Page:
Karen Coyle sees the influence of pre-Semantic Web technology in the development of library catalog models that distinguish generic works from specific editions and items. Technologies from physical card files through relational databases traditionally pushed programmers to define fixed, non-redundant data structures for efficiency of processing, and FRBR, a multilevel catalog model formulated in the 1990s, reflected such principles of design. Linked data, she argues, now renders such design constraints obsolete.
Linked data descriptions are just sets of statements, bundled as graphs. Overlap between graphs is not just the best we can expect; it is in fact good enough. Graphs can be decoupled from strongly defined classes in the sense of RDFS and OWL subsumption hierarchies and become recombinant parts of larger, ever-evolving knowledge graphs.
Looking at ontologies from the perspective of library, archive and museum (LAM) practice, Antoine Isaac and Thomas Baker note the functionally different role of property-and-class vocabularies, which specify relationships between the types of things described in datasets, in contrast to knowledge organization schemes (KOS), which typically define controlled vocabularies of values. Early efforts to translate pre-Semantic Web KOS into formal class hierarchies required extensive ontological debugging, while making it harder to re-use the resulting semantically complex data. The Simple Knowledge Organization Scheme (SKOS), published in 2009, provided a way to express hierarchical and association relationships without over-formalizing. Large-scale cultural heritage projects today commonly accept and mix data related to entities, such as persons, defined using either or both SKOS concepts and formal classes.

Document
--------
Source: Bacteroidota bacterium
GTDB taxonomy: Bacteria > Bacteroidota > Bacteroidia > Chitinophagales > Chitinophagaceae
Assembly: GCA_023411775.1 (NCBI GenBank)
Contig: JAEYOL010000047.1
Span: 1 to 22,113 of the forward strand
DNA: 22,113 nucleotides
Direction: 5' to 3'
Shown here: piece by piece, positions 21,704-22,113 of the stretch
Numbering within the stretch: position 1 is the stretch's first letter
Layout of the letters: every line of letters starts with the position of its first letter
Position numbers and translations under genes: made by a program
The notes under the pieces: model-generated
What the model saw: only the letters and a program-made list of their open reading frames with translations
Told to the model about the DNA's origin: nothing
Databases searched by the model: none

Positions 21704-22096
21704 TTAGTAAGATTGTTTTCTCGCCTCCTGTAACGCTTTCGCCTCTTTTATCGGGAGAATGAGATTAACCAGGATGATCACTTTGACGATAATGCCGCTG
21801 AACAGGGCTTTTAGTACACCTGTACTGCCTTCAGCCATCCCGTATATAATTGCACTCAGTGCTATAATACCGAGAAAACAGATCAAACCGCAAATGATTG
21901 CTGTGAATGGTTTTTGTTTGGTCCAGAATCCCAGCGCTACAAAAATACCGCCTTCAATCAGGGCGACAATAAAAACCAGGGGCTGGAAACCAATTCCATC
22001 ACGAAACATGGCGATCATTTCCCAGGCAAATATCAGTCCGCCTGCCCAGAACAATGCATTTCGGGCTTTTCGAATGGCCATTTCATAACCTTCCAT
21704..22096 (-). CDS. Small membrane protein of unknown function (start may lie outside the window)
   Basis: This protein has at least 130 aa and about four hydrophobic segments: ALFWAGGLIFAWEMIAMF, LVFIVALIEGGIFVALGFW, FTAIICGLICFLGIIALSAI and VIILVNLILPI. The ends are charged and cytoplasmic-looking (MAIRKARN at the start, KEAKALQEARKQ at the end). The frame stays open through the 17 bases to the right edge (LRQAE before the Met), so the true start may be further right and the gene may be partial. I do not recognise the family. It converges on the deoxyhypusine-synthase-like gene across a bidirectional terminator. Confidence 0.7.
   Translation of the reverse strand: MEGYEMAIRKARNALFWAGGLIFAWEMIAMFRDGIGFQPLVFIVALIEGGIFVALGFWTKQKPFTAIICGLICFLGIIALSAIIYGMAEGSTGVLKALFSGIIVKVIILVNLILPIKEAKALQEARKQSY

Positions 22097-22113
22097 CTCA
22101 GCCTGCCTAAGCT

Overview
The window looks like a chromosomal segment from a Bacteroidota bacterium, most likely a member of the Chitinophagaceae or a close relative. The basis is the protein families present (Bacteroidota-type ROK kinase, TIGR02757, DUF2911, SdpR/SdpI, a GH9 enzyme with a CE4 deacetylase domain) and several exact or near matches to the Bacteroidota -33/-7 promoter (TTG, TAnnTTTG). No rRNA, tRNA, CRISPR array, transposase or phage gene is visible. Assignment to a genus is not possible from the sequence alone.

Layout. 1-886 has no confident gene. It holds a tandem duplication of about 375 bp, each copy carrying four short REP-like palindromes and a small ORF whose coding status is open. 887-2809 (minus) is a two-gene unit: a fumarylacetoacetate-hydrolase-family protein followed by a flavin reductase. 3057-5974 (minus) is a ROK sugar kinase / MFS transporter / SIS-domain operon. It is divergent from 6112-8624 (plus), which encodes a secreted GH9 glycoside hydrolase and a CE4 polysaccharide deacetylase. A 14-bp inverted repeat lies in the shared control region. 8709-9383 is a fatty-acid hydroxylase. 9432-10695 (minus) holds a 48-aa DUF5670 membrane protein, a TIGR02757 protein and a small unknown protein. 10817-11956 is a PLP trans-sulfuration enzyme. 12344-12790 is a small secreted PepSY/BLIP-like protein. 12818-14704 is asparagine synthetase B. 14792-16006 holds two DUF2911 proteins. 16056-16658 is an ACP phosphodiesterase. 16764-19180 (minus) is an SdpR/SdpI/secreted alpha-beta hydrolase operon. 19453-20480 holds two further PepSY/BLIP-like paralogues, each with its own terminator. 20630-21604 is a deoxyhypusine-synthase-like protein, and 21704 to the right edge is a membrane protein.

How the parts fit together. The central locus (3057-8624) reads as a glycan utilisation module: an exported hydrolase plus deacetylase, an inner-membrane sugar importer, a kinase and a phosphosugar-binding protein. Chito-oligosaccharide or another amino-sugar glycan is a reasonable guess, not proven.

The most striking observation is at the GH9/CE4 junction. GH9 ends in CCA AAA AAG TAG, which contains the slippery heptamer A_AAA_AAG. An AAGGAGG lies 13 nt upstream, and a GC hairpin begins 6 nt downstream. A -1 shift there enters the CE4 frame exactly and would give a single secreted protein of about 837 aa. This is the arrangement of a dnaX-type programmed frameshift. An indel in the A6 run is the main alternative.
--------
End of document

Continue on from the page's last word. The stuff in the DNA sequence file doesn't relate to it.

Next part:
Linked data practice, in short, values pragmatic links alongside formal ontologies, prefers vocabularies specified with lightweight semantics for maximum reusability, defines overlapping profiles in place of monolithic data structures, sees data in terms of graphs and concepts more than formal classes, shuns over-formalized semantics, embraces flexible and iterative evolution over static standardization and accepts partial interoperability as the only realistically attainable goal in today’s massively diverse web. The linked data movement has invented useful new roles for constructs and languages that are, by design, semantically weak.
Resource Mentioned in the Article
 McCarthy, J., Minsky, M., Rochester, N., & Shannon, C. E. (2006). A proposal for the Dartmouth Summer Research Project on Artificial Intelligence, August 31, 1955. AI Magazine, 27(4). Retrieved from www.aaai.org/ojs/index.php/aimagazine/article/view/1904
Thomas Baker, an organizer of the Dublin Core Metadata Initiative, is an associate professor at Sungkyunkwan University in Seoul, South Korea. He can be reached at tb12<at>thbaker.org.
Stuart A. Sutton, associate professor emeritus in the Information School of the University of Washington, is managing director of the Dublin Core Metadata Initiative. He can be reached at sasutton<at>uw.edu.